“The right of access to official information is now protected by the constitutions of some 60 countries. At least 46, and arguably 53 of these expressly guarantee a “right” to “information” or “documents,” or else impose an obligation on the government to make information available to the public,” according to Right2Info.
Getting to 90 Another Way
The Soros Foundation Access to Justice Initiative, which sponsors Right2Info, also maintains a list, with a total of 89, pre-Brazil.
The Justice Initiative, however, gets to 90 with different members than the others. The descriptive heading states: “89 countries as of September 2011 (inc 5 with provisions in Admin Procedure Law) plus 5 countries with actionable ATI regulations, and 2 countries with actionable constitutional provisions.”
If the Justice Initiative were to incorporate in its total the five countries it says have “with actionable” access to information regulations (Argentina, Bolivia, China, Niger and Tunisia), the Justice Initiative total would be 95 (including Brazil). Vleugels, CLD/Access Info and CGS include only China, Niger and Tunisia in their lists as having administrative regimes; not Bolivia and Argentina.
The Justice Initiative also rates Bermuda as a country, though not the Cayman Islands or Hong Kong.
Unique among the lists, the Justice Initiative tally includes Spain and Luxembourg, crediting them with administrative procedure provisions.
Mongolia and Malta are in, but not El Salvador.
Note: All the lists include Kosovo. Although Kosovo is not yet a member of the United Nations, it has been recognized by some 85 other countries.
Vleugels’ B List; Standards
There are 53 places on Vleugels’ B1 List, which is subtitled “More or less close to a FOIA.” CGS maintains a similar list: of nations “poised to join” the international transparency community, which currently stands at 43.
Vleugels also has a C1 List of 60 countries where there is “No sign of a FOIA.”
The “B” list seems a bit confusing with a column title suggesting that laws have been approved in Argentina, Brazil, Iran, Malaysia, Maldives, Rwanda and Sierra Leone. The intention, however, is to indicate that in most of those places laws have at one point or another been acted on by one part of the government.
He added seven countries to his A list from last year: El Salvador, Ethiopia, Guinea-Conakry, Liberia, Niger, Nigeria and Tunisia.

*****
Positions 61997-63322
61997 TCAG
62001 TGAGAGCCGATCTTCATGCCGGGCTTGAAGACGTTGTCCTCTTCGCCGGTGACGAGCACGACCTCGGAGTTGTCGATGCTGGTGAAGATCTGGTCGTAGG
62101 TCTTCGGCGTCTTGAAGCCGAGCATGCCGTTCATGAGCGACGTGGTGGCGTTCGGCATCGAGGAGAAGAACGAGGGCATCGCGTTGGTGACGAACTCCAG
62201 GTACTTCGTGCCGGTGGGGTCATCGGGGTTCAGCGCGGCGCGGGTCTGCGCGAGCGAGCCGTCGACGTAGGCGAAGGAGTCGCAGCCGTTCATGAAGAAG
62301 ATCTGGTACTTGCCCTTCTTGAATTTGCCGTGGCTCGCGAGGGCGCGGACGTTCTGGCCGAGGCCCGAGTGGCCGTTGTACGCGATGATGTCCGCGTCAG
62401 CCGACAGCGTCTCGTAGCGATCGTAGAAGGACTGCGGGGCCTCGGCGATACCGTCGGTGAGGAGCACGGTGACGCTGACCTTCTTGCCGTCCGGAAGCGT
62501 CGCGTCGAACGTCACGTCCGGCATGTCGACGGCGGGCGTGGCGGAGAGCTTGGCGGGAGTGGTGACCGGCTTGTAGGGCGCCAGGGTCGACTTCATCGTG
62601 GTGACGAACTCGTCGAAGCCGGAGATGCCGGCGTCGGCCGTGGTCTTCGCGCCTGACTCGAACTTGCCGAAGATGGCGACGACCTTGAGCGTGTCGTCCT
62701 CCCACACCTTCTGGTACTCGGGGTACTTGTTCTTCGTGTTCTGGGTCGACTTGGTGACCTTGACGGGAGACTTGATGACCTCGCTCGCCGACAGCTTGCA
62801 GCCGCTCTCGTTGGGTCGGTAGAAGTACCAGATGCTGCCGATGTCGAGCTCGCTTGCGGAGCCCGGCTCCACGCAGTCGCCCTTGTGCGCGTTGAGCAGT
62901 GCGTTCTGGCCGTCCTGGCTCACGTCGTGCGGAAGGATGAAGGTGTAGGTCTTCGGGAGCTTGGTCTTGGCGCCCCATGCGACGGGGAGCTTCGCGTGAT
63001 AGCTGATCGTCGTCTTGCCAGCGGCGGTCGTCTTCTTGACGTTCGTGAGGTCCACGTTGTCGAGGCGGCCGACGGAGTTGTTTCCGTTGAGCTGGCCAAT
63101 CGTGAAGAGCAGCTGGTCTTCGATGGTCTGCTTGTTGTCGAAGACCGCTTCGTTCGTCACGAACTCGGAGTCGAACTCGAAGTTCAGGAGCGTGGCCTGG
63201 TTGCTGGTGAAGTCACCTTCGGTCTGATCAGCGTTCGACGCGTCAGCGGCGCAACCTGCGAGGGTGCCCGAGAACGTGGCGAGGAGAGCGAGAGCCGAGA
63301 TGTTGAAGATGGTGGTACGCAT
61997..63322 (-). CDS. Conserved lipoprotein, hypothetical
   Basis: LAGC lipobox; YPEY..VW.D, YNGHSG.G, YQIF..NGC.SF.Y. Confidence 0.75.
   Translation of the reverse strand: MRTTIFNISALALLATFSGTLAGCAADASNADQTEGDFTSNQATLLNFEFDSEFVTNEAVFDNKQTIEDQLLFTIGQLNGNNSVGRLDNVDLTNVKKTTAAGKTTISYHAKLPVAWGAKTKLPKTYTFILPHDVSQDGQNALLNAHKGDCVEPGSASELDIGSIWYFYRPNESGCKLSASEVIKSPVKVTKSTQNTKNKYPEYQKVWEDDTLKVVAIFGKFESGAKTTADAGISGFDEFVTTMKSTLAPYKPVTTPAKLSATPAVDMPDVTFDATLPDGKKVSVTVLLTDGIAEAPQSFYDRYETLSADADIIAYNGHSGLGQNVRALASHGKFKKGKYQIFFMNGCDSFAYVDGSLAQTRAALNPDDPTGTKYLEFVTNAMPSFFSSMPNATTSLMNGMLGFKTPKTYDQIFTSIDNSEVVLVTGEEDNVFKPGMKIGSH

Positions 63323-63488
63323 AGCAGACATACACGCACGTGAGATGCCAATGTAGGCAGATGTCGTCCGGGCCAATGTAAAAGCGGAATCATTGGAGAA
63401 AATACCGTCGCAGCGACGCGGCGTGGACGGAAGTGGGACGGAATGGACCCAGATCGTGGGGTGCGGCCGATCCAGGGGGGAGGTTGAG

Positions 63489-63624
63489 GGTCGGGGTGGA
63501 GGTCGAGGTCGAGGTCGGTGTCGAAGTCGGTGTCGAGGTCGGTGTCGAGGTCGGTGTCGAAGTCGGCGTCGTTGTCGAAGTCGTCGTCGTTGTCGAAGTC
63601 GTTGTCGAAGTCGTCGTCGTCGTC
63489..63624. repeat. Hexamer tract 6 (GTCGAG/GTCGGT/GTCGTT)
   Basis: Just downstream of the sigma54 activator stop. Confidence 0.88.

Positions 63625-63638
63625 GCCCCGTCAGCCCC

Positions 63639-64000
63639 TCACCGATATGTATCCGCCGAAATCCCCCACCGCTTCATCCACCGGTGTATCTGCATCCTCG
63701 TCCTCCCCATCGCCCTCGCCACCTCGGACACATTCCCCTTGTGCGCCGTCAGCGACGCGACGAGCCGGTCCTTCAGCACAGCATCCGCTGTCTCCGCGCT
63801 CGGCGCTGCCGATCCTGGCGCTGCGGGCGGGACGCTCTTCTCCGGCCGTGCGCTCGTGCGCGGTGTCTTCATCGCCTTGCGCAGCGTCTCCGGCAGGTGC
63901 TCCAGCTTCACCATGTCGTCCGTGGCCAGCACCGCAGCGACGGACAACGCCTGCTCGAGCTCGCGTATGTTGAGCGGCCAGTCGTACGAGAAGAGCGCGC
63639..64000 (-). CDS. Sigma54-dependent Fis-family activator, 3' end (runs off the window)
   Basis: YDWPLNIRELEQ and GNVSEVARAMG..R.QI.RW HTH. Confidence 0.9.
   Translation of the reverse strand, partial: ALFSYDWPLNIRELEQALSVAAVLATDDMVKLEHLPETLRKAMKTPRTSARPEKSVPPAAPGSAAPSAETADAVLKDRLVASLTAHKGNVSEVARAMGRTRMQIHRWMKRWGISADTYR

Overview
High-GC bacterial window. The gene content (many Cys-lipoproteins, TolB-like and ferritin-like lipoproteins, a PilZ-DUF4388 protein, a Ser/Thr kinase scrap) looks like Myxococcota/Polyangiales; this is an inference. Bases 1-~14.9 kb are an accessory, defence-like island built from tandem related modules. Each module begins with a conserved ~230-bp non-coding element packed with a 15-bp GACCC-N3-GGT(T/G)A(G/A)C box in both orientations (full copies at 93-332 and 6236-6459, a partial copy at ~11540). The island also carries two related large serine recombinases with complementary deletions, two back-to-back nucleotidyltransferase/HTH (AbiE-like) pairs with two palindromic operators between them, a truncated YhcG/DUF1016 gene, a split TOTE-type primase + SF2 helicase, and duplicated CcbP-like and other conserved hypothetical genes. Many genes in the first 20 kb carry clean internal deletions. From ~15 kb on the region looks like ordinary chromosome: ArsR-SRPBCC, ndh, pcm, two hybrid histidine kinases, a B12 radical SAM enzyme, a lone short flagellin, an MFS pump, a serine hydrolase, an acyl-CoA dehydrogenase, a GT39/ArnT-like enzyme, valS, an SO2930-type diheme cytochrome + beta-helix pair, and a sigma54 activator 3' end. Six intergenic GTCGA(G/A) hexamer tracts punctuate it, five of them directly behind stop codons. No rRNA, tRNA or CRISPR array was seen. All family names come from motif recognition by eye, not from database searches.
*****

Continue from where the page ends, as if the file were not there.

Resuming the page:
Vleugels’ full definitional statement:
One of the problems editing this Overview is that there is no good definition of a FOIA. The working definition I use includes: it has to be a law in strict sense, it must include the right of access to information, this right has to be enforceable and there must be complaint, court and high court appeal possibilities. [Decrees are included if they meet the same standards.]
As a consequence this overview contains all kinds of FOIAs, including poor ones like those of for instance Italy and Zimbabwe.
A second important part of the definition, and in line with the practitioner’s point of view, is that the FOIA must be in power for at least the executive part of the trias politica [FI Ed: The division of state and federal government into three independent branches.].
As a consequence a FOIA which is only adopted or approved or is still a draft will be listed in the B-section of this overview.
I would like to add more ingredients to the definition. For instance I would like to skip FOIAs which require a special interest or FOIAs which charge for processing requests, or more in general FOIAs which do not meet the standards of, for instance, the Aarhus and Tromsø Treaties.
CGS believes, according to Executive Director Dan Metcalfe, that the list should include as nations, entities that are sufficiently independent to have their own laws.
“Second, it must have a “FOIA regime” as a matter of statute as we know it here or effective national equivalent; a constitutional provision alone means nothing. Hence, we regard Argentina’s presidential edict as the primary footnote to this; China’s “regulation” is a distant second, as I’ve been there and seen it operating as a nationwide statute,” according to Metcalfe.
“Third, it has to be implemented at the ground level, viably so, rather than treated mostly as a dead letter,” he said, adding: “This past summer, for example, I had the opportunity to question first-hand the implementation in Angola and Uganda, and both were dropped from CGS’s list accordingly, even though I know Uganda issued regulations in June; it could make it back to our list next year. And I also had the opportunity to cross-examine Ethiopia’s ambassador on its status; despite his initial broad claims, I can assure that that nation is not there yet.”
Fourth, CGS will include a nation as “part of the international transparency community” once a law is signed; hence, the UK was there before the end of its 4+ year effectiveness period and folks here in the U.S. consider the FOIA to be 45 years old even though it’s been in effect for only 44 years. And we’ll give a nation (especially a formerly repressive one) about a year or two to engage in viable implementation before “de-including” it; by that standard, Angola and Uganda admittedly ought to have been dropped sooner.”